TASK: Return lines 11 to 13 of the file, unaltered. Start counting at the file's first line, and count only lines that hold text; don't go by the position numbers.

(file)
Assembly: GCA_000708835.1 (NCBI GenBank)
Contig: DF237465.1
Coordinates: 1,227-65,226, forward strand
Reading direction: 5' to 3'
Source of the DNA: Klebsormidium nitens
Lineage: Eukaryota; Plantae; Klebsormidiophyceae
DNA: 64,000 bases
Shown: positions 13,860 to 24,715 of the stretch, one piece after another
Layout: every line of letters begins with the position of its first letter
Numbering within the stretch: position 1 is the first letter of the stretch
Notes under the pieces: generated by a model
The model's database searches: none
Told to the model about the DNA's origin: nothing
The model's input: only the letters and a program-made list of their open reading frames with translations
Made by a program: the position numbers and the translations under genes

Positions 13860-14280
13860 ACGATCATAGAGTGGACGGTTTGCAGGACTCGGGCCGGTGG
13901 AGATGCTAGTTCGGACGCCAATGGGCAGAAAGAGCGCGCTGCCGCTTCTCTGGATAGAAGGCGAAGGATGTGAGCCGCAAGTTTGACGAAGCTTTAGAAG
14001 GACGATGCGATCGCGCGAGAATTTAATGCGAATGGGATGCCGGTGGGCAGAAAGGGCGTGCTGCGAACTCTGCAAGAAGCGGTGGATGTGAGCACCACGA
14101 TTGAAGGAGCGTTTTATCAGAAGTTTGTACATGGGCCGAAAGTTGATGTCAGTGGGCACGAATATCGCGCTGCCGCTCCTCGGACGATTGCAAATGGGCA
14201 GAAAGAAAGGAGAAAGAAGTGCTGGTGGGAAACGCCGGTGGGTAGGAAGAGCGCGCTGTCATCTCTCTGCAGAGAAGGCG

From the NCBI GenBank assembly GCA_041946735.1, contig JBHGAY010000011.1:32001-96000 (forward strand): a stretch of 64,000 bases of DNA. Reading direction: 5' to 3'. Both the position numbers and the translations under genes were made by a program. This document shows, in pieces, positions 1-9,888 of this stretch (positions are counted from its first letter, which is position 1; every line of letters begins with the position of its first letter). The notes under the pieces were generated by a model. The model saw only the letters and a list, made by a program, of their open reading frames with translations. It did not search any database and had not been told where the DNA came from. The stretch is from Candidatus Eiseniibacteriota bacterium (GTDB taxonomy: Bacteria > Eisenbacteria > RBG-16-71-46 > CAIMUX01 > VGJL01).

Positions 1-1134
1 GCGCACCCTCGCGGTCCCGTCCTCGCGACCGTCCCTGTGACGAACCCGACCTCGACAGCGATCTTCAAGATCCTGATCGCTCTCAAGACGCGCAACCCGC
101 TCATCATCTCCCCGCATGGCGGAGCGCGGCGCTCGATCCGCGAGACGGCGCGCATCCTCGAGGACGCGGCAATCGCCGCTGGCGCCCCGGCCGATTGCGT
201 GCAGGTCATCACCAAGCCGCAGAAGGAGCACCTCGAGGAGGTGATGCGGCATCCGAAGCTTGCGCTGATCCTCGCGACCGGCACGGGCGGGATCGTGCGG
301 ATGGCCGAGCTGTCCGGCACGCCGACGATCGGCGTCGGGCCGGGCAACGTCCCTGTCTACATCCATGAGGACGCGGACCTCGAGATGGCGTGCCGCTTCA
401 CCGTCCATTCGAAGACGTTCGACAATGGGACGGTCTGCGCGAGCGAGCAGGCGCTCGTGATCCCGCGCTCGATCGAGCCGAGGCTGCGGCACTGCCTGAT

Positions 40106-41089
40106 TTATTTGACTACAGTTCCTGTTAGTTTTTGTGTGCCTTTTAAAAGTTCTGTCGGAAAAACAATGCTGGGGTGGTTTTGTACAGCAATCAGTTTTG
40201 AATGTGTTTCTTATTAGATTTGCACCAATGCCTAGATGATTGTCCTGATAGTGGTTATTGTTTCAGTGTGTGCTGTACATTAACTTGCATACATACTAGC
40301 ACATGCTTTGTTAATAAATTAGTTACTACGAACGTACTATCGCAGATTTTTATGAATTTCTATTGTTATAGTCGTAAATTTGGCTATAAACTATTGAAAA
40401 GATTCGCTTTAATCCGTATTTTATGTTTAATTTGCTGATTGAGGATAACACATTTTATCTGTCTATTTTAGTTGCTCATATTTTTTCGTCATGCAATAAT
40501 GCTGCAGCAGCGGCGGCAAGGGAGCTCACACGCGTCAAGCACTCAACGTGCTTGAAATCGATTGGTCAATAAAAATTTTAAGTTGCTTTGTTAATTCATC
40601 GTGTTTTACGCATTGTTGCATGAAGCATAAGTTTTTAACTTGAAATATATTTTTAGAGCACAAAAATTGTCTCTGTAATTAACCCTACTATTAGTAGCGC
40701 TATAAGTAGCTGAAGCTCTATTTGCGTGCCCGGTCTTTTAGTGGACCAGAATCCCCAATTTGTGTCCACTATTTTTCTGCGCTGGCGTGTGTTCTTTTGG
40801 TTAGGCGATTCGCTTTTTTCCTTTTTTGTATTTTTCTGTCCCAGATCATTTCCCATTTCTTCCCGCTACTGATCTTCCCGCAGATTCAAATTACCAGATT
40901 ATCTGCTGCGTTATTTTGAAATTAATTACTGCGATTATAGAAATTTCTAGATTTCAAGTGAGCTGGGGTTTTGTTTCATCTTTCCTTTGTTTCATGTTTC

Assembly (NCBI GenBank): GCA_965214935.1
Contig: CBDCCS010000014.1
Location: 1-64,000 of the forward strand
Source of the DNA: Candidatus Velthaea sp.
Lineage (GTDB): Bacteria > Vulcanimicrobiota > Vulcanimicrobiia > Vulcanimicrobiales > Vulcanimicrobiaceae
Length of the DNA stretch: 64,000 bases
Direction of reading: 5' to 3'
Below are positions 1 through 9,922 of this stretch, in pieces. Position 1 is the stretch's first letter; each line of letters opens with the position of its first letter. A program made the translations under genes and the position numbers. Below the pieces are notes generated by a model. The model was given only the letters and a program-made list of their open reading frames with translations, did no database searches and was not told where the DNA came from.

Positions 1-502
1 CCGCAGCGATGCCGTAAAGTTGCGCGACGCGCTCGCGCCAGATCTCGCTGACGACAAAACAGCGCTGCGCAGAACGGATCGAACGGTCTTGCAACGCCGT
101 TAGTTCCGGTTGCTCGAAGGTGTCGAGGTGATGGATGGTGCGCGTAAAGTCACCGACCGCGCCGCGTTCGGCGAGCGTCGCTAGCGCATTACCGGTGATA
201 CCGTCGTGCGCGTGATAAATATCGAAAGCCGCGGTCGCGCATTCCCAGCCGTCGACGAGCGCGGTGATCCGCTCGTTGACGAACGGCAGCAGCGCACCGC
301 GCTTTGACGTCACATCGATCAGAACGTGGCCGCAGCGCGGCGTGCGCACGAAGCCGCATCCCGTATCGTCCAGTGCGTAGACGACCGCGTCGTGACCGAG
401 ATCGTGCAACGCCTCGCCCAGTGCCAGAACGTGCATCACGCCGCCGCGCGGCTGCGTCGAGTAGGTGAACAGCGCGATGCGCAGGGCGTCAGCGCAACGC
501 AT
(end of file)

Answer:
Notes under the pieces: generated by a model
The model's database searches: none
Told to the model about the DNA's origin: nothing